As of Friday last week, the treaty banning the US and Russia from developing and deploying land-based intermediate-range ballistic and cruise missiles armed with nuclear warheads is history. This represents a huge blow to Europe’s security architecture — after all, the treaty was agreed 32 years ago to keep this very continent safe.
After a previous arms race, the US and the Soviet Union had agreed to scrap an entire class of weapons. Both superpowers abolished an unnecessary and highly expensive threat, which, of course, benefited their respective European allies as well. This major step made a war on European soil much less likely.
The concept of nuclear deterrence — the one who shoots first, dies second — nevertheless persists to this day. But the number of nuclear weapons owned by both superpowers has dropped considerably. While the US and Soviet Union each possessed about 12,000 nuclear warheads in the late 1980s, today the US and Russia each have approximately 1,600.
Lack of trust
The demise of the INF treaty illustrates just how much the US and NATO on the one side, and Russia on the other, have come to distrust each other.
Since 2008, Russia has taken an increasingly assertive foreign policy stance. Moscow’s 2008 war in Georgia, the 2014 annexation of the Crimean Peninsula and ongoing role in the eastern Ukraine conflict, support for the Assad regime in Syria and provocations along NATO’s eastern frontier are perceived as dangerous developments by the West.
The development of new cruise missiles by Russia, observed at the latest in 2014 (and thus many years before Donald Trump became US president), ultimately justifies the US withdrawal from the INF treaty.
What’s more, the treaty was no longer suited to the new geostrategic status quo. It didn’t apply to China, which has set up land-based intermediate-range missile systems of its own. And it didn’t cover the new missile defense systems deployed in NATO states, which, although established to counter threats from Iran and North Korea, were vigorously opposed by Moscow.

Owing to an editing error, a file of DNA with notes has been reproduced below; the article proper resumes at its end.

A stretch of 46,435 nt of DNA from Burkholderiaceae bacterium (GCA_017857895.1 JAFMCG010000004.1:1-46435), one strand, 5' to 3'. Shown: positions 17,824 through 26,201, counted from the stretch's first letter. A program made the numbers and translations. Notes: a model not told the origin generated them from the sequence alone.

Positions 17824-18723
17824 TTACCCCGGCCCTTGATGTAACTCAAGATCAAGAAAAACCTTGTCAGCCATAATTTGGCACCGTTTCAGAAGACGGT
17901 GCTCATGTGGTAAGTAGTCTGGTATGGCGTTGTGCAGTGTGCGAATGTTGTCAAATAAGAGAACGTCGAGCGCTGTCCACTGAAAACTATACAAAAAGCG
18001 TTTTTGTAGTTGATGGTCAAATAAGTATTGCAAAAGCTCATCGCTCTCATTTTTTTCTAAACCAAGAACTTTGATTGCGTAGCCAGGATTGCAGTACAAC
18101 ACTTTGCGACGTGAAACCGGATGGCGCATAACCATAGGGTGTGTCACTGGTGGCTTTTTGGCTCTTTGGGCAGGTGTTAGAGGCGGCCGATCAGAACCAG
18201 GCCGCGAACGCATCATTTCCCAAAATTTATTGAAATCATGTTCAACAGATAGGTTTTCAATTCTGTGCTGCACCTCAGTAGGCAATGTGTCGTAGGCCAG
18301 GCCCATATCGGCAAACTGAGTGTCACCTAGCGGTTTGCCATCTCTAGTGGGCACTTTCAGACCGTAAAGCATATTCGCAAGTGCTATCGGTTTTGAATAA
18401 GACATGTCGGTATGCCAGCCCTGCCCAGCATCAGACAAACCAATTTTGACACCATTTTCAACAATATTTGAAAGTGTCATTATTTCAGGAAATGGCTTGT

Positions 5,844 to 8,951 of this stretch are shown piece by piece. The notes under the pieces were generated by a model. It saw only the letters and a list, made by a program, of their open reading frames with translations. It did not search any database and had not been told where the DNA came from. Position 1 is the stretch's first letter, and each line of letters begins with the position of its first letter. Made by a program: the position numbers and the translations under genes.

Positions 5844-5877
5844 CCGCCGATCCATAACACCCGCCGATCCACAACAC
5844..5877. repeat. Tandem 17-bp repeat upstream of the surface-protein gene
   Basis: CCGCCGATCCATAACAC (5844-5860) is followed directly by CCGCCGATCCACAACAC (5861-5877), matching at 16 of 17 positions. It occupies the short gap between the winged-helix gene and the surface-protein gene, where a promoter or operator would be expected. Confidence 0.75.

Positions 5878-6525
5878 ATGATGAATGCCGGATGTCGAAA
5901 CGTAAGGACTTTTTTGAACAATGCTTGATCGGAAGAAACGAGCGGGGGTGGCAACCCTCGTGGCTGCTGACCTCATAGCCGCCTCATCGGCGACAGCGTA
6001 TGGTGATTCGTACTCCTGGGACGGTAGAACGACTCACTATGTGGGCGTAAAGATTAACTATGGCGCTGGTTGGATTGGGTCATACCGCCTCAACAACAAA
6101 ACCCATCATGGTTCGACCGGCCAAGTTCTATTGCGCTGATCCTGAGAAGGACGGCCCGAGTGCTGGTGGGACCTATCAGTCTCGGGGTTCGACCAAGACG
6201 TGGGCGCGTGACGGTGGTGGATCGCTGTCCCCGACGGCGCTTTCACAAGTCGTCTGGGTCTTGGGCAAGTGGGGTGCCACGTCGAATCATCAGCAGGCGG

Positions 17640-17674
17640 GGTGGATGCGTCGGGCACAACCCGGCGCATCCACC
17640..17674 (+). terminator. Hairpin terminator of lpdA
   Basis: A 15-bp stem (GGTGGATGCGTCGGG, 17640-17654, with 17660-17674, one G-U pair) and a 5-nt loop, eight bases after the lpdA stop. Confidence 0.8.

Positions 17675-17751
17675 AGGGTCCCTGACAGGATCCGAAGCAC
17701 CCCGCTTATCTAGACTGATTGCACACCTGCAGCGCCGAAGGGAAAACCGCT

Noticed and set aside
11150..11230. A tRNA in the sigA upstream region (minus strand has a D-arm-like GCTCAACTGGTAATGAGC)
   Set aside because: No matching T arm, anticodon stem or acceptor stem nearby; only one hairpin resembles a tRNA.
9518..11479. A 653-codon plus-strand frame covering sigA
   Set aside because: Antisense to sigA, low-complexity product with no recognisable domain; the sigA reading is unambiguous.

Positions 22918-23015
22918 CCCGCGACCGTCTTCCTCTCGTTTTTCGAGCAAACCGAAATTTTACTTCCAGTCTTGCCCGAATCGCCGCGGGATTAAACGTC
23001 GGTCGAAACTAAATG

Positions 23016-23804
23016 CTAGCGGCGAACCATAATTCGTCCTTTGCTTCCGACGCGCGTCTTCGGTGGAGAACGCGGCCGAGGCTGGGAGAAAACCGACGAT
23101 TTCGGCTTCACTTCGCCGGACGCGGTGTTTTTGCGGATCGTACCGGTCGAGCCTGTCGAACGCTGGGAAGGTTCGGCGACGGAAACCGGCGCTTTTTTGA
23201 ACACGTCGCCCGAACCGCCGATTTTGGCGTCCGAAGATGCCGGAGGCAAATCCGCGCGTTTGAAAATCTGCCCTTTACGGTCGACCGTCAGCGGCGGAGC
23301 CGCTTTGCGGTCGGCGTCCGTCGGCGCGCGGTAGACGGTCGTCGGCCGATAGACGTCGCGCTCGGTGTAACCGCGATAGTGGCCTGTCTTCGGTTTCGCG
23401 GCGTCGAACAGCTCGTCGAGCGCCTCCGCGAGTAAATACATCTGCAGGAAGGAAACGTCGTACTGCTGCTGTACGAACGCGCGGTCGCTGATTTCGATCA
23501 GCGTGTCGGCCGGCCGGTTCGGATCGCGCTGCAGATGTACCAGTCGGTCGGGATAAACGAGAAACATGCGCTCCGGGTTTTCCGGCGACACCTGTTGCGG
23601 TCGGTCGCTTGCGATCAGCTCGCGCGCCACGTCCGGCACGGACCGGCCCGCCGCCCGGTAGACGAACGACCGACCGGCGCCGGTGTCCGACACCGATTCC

But Russia and NATO/the US should not have scrapped the treaty in its entirety. Instead, they should have brought new signatories like China on board and modernized the agreement. The treaty could even have been expanded to cover internet weapons and killer robots. But Russia let this opportunity slip, and the US was only lukewarm about this possibility.
A new arms race will now, of course, follow in consequence. And the US has already announced it will test new cruise missiles. NATO Secretary-General Jens Stoltenberg pointed out on Friday that the West also had to build up its weaponry still further in the 1980s before the economically inferior Soviet Union agreed to the INF treaty.
Urgent need for arms control
It’s to be hoped that both major nuclear powers will at least salvage the Strategic Arms Reduction Treaty (New START), which aims to limit the number of nuclear weapons kept by both sides. Fresh talks on New START should also, as a matter of urgency, include the world’s other nuclear powers such as Pakistan, India, Israel, North Korea and Iran.
But whether this will actually happen is questionable, given the tense atmosphere and intense distrust between the US and Russian leadership today. There is a great need for arms control. But it’s hard to see how to get there.
The INF treaty could only be signed in 1987 after Mikhail Gorbachev took charge of the Soviet Union, replacing its previous hard-line leadership. One can only hope that we will not have to wait until the next generation of political leaders takes over in the Kremlin to see a new arms reduction treaty.
But there are very justifiable doubts about whether the current US administration itself is capable of sensible negotiations on disarmament. An unpredictable president who tends to tread heedlessly on toes in foreign policy issues and who surrounds himself with hawks does not really inspire confidence in this regard. DW